While looping over candidate particle locations to calculate centroid refinements, we calculate other moments of each sphere image's brightness distribution:

and

where (*x*,*y*) are the coordinates of the sphere's centroid.
These additional moments are useful for distinguishing spheres
from noise and for estimating their displacements from
the focal plane.

Colloidal spheres tend to fall into broad yet well-separated
clusters in the plane as can be seen in Fig. 2.
Non-particle identifications, including colloidal aggregates,
misidentified noise, and imperfections in the optical system,
generally fall well outside the target cluster.
The breadth of the cluster of valid points arises from the
changing appearance of spheres as they move out of the microscope's
focal plane.
The exact nature of the broadening depends on whether spheres
are being imaged in transmitted or reflected light.
In the absence of a convenient formulation for the anticipated
distribution of sphere images in the plane, we find that
statistical cluster analysis[14] is
effective for categorizing candidate identifications as either
particles or noise and at distinguishing different classes of particles
in bi- and polydisperse suspensions.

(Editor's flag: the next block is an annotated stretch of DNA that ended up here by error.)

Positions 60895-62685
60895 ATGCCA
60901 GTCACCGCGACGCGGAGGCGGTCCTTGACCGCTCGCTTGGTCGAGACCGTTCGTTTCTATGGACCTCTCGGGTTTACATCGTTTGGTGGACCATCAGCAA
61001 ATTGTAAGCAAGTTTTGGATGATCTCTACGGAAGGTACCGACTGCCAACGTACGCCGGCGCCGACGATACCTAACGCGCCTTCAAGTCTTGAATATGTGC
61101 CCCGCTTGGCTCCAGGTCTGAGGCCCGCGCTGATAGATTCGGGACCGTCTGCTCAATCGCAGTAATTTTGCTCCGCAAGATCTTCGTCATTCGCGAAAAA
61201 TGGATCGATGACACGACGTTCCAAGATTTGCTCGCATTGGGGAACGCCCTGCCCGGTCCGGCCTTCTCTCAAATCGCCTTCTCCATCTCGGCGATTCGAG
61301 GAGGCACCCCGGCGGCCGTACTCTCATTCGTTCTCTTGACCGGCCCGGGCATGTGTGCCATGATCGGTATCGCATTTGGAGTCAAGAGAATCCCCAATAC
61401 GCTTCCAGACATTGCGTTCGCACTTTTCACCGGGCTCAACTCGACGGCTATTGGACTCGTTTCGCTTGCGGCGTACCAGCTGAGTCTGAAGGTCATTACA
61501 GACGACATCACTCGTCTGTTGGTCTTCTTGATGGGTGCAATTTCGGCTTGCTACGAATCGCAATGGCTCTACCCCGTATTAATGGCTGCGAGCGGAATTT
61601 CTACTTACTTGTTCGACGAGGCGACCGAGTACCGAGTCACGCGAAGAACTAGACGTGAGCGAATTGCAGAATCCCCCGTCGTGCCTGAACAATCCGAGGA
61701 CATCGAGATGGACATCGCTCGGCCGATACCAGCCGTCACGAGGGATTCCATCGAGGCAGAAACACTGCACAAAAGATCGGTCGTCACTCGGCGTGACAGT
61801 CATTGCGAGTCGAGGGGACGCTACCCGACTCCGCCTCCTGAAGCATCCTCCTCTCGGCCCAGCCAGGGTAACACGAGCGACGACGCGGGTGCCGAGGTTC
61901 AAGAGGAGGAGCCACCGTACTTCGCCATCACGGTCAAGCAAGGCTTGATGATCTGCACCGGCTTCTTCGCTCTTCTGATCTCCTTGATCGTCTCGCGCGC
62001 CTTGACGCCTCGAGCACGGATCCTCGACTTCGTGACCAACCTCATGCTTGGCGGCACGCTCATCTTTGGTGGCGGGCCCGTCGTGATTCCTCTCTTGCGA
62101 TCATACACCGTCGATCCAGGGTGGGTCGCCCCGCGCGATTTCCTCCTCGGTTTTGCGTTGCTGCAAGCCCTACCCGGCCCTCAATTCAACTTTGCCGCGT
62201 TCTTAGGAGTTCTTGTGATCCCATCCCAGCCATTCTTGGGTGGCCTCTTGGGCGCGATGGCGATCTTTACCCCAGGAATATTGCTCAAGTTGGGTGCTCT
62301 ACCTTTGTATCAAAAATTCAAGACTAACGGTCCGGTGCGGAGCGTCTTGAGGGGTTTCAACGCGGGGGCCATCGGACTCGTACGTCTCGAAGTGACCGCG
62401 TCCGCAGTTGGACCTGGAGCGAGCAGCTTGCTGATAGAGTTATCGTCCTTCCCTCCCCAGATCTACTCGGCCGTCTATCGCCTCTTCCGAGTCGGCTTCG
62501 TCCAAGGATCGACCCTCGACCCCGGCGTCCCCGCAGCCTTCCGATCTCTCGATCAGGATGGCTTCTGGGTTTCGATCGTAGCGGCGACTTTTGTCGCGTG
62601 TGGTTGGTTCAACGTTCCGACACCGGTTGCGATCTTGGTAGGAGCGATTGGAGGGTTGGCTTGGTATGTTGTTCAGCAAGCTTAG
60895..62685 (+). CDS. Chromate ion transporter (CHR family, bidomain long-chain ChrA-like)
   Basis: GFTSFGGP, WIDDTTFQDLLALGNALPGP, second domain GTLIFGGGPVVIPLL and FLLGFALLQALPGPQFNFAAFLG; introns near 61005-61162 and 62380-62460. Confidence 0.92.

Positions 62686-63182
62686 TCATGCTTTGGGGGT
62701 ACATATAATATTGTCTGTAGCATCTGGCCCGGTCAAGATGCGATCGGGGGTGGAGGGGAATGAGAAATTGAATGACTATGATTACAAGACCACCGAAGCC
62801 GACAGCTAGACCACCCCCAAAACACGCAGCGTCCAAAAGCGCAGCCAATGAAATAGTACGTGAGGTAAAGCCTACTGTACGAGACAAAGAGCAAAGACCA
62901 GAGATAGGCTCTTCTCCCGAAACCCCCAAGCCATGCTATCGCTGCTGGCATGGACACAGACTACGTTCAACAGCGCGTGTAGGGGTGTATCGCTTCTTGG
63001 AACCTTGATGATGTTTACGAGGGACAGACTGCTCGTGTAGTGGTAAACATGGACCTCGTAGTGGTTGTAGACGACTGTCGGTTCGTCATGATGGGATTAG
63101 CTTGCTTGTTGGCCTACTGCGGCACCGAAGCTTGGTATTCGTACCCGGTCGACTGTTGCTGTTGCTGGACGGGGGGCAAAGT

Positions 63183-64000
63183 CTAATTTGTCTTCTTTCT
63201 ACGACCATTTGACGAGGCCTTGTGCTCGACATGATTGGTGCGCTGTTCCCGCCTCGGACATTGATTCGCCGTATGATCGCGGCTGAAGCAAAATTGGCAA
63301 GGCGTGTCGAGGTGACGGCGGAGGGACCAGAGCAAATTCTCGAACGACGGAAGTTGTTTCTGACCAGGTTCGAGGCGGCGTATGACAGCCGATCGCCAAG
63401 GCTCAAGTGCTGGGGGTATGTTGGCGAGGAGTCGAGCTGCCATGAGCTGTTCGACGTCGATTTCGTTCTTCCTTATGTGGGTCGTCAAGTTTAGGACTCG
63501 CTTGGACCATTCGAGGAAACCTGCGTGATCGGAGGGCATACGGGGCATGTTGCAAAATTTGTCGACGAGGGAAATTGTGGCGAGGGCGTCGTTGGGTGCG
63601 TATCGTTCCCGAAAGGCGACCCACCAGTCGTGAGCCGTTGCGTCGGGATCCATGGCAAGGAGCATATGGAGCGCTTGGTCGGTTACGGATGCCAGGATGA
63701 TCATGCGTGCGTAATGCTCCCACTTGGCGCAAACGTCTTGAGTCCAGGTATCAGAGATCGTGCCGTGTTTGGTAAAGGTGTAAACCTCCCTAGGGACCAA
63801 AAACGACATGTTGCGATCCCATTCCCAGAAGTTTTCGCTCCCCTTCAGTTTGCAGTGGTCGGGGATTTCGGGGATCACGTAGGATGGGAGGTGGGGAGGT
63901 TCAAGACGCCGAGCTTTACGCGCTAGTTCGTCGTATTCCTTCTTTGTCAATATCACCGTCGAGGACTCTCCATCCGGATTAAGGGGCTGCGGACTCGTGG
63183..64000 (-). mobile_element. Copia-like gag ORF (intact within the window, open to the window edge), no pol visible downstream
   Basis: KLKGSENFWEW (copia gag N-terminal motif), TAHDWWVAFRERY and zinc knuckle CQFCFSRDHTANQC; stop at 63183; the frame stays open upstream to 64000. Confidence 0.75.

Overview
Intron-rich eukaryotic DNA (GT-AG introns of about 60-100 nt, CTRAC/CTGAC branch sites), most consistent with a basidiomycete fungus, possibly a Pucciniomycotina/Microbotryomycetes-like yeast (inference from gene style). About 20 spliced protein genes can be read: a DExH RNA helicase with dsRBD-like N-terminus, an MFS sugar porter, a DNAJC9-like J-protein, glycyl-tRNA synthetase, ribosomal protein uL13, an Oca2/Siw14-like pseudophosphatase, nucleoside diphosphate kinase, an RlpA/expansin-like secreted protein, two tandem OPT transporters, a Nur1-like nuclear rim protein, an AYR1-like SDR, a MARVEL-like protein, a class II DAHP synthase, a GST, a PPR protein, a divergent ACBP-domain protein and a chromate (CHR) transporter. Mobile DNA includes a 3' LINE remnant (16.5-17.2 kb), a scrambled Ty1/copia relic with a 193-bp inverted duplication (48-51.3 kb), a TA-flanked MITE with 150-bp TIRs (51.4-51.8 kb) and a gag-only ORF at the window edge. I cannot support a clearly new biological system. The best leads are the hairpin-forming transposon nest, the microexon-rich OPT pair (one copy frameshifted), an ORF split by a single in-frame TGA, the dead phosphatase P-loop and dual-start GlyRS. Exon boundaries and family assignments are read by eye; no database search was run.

Consequently,
the spatial coordinates of features selected in the cluster
analysis, such as those shown in Fig. 1(d),
constitute the measured
particle locations in the snap-shot at time *t*.

The distribution of data in the
plane reflects the spheres' positions along the direction normal to the
imaging plane.
This dependence is difficult to calculate, but straightforward to
calibrate.
We obtain calibration data by preparing a single layer
sample of each of the monodisperse colloidal suspensions in our study,
either by confining the spheres between parallel glass walls,
or by allowing spheres to aggregate onto a glass substrate.
The first method more closely mimics
the configuration in our investigations.
The second has the advantage
of being easier to prepare.
The calibration sample is mounted on the microscope
and aligned so that the plane containing the particles is parallel
to the focal plane.
An electric motor then is coupled to
the microscope's focusing knob
so that the layer of particles moves through the usable depth of focus
at a rate of about 1 m per second.
When such a focus scan is digitized at 30 frames per second,
each frame is displaced vertically by about *dz* = 33 nm
relative to the one before.

Since all the particles in a given frame of a focus scan
are at the same displacement *z* from the focal
plane, their images form a compact,
roughly elliptical cluster in the plane.
The mean and standard
deviations of and for
each discrete step in *z*
then can be collected into a probability distribution
for a given particle to be within *dz* of
given its descriptors and .
This probability distribution is then used to estimate particles' vertical
positions through

where the sum runs over the frames from the focus scan.

Applying eqn. (8) to the original calibration data
provides an estimate for the error in *z* as a function of *z*.
The values of *z* measured for the -th frame fall in a
Gaussian distribution about .
We adopt the width of this Gaussian as an estimate of the
error in the location estimate for spheres near .
In practice, we find this value to be at best 10 times larger
than the in-plane location error.

Mon Mar 11 23:01:27 CST 1996